Everything expats should know about Danish healthcare
So, you’re moving to Denmark! It’s time to loosen your belt buckle, because there’s no way you’ll be able to resist all the sticky pastries and smørrebrød you’re about to find in every second shop.
But first things first, you should get your head around the healthcare system before you land. The last thing you want is to arrive and realise you have no idea who to see in case of a nødsituation (that means emergency, by the way).
On the bright side, all Danish citizens have equal access to the country’s healthcare system, and you will too once you’re registered in Denmark and receive your CPS number and yellow health insurance card.
On the not-so bright side, you should be aware that not all healthcare services are available through Denmark’s public health insurance. Consequently, it’s a good idea to take out a private health insurance package -- particularly like these packages offered by Cigna Global that are designed specifically for expats -- so if the unexpected arises you’re covered under any circumstance.
Finding a doctor
First off, you’ll need to register in the Civil Registration System (CPS) in your local municipality. You can do this at your nearest Citizen Service Centre.
At this time you will be presented with a list of GPs within your municipality (kommune), and it’s up to you to decide which one to register with. It’s your right to choose your own GP so you can pick a male or female doctor, depending on which you’re more comfortable with. When you receive your healthcare card your chosen GP’s name, address, and telephone will appear on it.
You’ll find the majority of Danes speak impeccable English, so it’s unlikely you’ll have to go out of your way to find an English-speaking doctor. However, it’s always a good idea to check with the surgery beforehand.
Once you’re registered with a doctor, the general procedure for making an appointment is by calling up the surgery and speaking to the receptionist. Depending on how serious your illness is, this can be done on the same day or with several days’ notice.
If you have to see a doctor after 4pm on a weekday or on weekends or public holidays, you should call the emergency doctor (vagtlægen) service.
In case of a life-threatening emergency, you should dial Europe’s common emergency telephone number, (+45) 112. It’s free to call and will put you in immediate contact with the ambulance service.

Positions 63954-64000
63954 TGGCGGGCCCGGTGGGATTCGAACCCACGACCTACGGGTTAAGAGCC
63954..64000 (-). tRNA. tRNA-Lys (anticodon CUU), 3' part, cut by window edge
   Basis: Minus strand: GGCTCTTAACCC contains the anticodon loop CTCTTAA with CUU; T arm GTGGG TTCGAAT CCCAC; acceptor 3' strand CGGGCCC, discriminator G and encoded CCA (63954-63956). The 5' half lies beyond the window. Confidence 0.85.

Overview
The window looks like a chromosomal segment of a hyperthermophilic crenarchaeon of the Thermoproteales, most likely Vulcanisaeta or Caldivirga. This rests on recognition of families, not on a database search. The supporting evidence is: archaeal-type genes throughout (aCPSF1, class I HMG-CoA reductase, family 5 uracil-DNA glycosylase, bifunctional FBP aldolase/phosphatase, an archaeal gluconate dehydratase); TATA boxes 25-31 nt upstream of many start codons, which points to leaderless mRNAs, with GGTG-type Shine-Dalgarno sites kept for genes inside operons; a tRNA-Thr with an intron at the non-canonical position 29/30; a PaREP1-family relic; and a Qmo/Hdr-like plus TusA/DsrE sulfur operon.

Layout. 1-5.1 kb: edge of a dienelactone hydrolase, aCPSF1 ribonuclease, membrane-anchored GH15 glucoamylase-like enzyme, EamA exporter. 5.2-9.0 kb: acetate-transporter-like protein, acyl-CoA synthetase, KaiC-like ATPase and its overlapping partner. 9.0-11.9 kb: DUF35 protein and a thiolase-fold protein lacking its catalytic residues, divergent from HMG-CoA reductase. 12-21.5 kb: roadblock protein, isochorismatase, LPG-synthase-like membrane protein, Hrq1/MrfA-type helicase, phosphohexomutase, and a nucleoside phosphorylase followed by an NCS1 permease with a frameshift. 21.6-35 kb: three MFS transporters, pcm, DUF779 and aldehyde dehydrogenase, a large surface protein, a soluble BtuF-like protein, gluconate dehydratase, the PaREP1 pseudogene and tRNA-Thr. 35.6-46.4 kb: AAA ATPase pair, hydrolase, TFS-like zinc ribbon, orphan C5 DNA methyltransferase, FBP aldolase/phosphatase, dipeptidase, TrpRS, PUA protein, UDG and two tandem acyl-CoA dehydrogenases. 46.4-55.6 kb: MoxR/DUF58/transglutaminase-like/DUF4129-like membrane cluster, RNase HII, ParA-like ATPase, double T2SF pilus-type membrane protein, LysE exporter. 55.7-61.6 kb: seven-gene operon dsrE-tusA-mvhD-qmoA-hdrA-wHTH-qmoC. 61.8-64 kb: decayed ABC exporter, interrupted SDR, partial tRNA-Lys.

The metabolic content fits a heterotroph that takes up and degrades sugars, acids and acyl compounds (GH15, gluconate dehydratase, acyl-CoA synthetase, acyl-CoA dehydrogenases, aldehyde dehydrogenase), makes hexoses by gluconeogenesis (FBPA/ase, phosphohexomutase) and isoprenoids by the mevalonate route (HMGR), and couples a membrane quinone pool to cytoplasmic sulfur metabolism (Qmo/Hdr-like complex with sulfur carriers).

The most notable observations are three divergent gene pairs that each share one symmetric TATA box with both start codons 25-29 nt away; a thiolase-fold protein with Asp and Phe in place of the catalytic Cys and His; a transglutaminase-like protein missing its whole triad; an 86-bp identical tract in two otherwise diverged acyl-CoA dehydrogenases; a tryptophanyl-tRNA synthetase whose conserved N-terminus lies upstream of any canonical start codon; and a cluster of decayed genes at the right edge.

If you come down with a sudden illness and need to speak to a doctor or nurse, you should call (+45) 1813 for referral to the closest hospital emergency department or urgent care centre. You’re required to call this number before going to a hospital’s emergency department, and won’t be admitted if you haven’t.
Hospital stays are free of charge as they are paid for through taxation.
In Denmark, you won’t be able to see a specialist without a referral from your GP, including for paediatric and gynaecological visits. Your doctor will issue you with a written referral, which you need for the consultation or treatment to be covered by public health insurance.
With private health insurance, you can often cut out the middleman and arrange your own specialist care. Cigna Global’s optional International Outpatient module can be added to any of its expat packages, covering consultations with specialists and medical practitioners, including osteopathy, chiropractic care, and physiotherapy.
In Denmark, pharmacies (apotek) have exclusive rights to sell prescription medicines to consumers. Apotek are often run by private pharmacists, who have been licensed by the state -- the staff are highly trained and can also provide you with advice about medicines and their uses.
Some medicines can only be bought if you have a medical prescription from your doctor. You will have to pay for prescriptions; however, the Danish National Health Service subsidises the cost in many cases. If you spend more than DKK 850 a year on medicine eligible for reimbursement, you will automatically get some money back.
The level of care in Denmark is generally high and public healthcare insurance covers many appointments, treatments and procedures.
However, many expats still prefer to take out private health insurance from an international provider like Cigna Global. The flexible options mean you can find a package that suits your situation, so you can focus on settling into your new life instead of worrying about what to do if you or someone in your family falls ill.
The content within this article has been created by The Local and provides only a general overview for information only. No reliance should be placed on the information contained with this article. Nothing in this article is intended to constitute legal, tax, financial planning, health or medical advice.
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